Why All the AI Hype in Legal? - A Response to Ron Friedmann

Ron Friedman recently posted the following video to twitter.
Ron and I have talked about this a lot, going back to my AI posts last December when I suggested that we stop using the term Artificial Intelligence in legal because it causes more confusion, consternation, and general trouble than it's worth.

First, to answer Ron's question, why all the AI hype in the legal market?  The AI hype isn't happening in the legal market.  It's happening throughout the world.  It's now in our homes with Nest Thermostats and Hue light bulbs.  It's in our pockets with Siri, and in our offices with Alexa. It's the basis of one of the most engrossing shows on HBO right now, Westworld.  And we still have brilliant people like Elon Musk and Stephen Hawking warning that AI will likely kill us if we don't take precautions. What we're seeing in the legal market is just bleeding-through from the massive hype happening in the rest of the world.  And I think it's all about to come crashing down.  We will shortly enter into the great Trough of Disillusionment for AI.

I don't say that because I think AI will fail to live up to its promise.  On the contrary, I think AI will way outstrip our current expectations.  However, we humans are fickle.  Our expectations shift quickly. Louis C.K. explains it best in his routine about Airplane WiFi.  In the AI space, this same fickle attitude leads to an interesting phenomenon, over time we adjust what we believe qualifies as AI.  The more common a technology becomes the less we believe it to be Artificial Intelligence. 

Google isn't considered AI, but it 'knows' what you're typing as you type, and then it filters a large portion of the web to give you the most relevant pages.  It would have easily been seen as AI twenty years ago.  Siri and Alexa personal assistants respond to voice commands and can return information instantly or actually perform tasks online, but they are considered borderline AI at best these days. Completely self-driving automobiles are still seen as Science Fiction and therefore are solidly in the AI column, but I predict they will NOT widely be considered AI by the time they are commercially available.  AI is a moving target. By the time a technology is commercialized it's no longer considered Artificial Intelligence.  Consequently, we fickle humans are consistently underwhelmed by the promise of AI even as AI fundamentally changes the world around us.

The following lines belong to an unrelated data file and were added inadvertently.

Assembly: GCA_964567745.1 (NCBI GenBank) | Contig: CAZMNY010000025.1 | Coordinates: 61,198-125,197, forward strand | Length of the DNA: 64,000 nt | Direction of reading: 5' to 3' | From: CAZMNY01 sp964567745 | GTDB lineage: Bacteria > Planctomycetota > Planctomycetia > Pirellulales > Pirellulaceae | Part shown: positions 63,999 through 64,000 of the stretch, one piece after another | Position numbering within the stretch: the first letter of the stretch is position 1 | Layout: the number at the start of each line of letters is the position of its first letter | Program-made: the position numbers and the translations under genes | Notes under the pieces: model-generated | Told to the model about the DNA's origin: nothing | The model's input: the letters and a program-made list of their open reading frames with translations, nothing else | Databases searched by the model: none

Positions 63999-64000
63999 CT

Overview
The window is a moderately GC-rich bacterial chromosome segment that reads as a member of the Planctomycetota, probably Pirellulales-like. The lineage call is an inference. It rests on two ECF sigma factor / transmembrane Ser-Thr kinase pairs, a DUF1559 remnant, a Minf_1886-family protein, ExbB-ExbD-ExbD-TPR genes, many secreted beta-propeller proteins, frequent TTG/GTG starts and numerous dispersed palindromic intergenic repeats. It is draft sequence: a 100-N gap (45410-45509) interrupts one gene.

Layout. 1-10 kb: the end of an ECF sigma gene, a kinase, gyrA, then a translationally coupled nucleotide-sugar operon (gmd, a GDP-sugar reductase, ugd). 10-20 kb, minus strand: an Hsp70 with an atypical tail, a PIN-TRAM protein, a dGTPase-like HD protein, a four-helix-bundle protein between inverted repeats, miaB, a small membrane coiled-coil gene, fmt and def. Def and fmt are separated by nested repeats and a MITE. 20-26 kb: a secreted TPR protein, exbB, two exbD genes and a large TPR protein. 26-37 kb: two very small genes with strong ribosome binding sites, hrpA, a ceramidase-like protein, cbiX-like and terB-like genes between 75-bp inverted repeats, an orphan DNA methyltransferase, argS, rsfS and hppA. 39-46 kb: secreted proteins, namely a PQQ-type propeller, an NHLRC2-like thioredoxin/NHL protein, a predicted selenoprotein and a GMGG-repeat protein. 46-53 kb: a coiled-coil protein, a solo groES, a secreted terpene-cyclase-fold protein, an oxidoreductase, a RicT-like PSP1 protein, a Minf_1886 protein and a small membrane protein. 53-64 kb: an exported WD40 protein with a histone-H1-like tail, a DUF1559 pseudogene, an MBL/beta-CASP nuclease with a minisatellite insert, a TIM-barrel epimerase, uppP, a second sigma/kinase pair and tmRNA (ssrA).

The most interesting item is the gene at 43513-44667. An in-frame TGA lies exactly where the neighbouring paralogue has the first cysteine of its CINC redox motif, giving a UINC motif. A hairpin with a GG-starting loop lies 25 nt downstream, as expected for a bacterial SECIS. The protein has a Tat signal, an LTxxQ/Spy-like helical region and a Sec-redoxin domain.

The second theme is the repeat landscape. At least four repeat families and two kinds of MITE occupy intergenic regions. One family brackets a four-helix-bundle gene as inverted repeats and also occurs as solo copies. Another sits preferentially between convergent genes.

The same is happening in legal right now.  AI is all over the place from e-discovery to contract review, due diligence, and data extraction, to my own company's expert system platform.  (Oh, BTW.  I've got another new job since last I wrote.) But the more we see of it, the less we believe it to truly represent Artificial Intelligence.  AI is always just beyond the horizon.  Just on the other side of the next technological breakthrough.  It's always something just slightly better than what we can do right now.

So I say, "Don't buy into the AI hype!"  Not because AI is not real, but because hyperbolic expectations for AI lead to a belief in 'magical technology'. And expectations of 'magic yet to come' will prevent you from taking advantage of the remarkable and capable technology that is absolutely available today. 

It's not 'Artificial' Intelligence, it's Your Intelligence: Augmented, Enhanced, and Multiplied.

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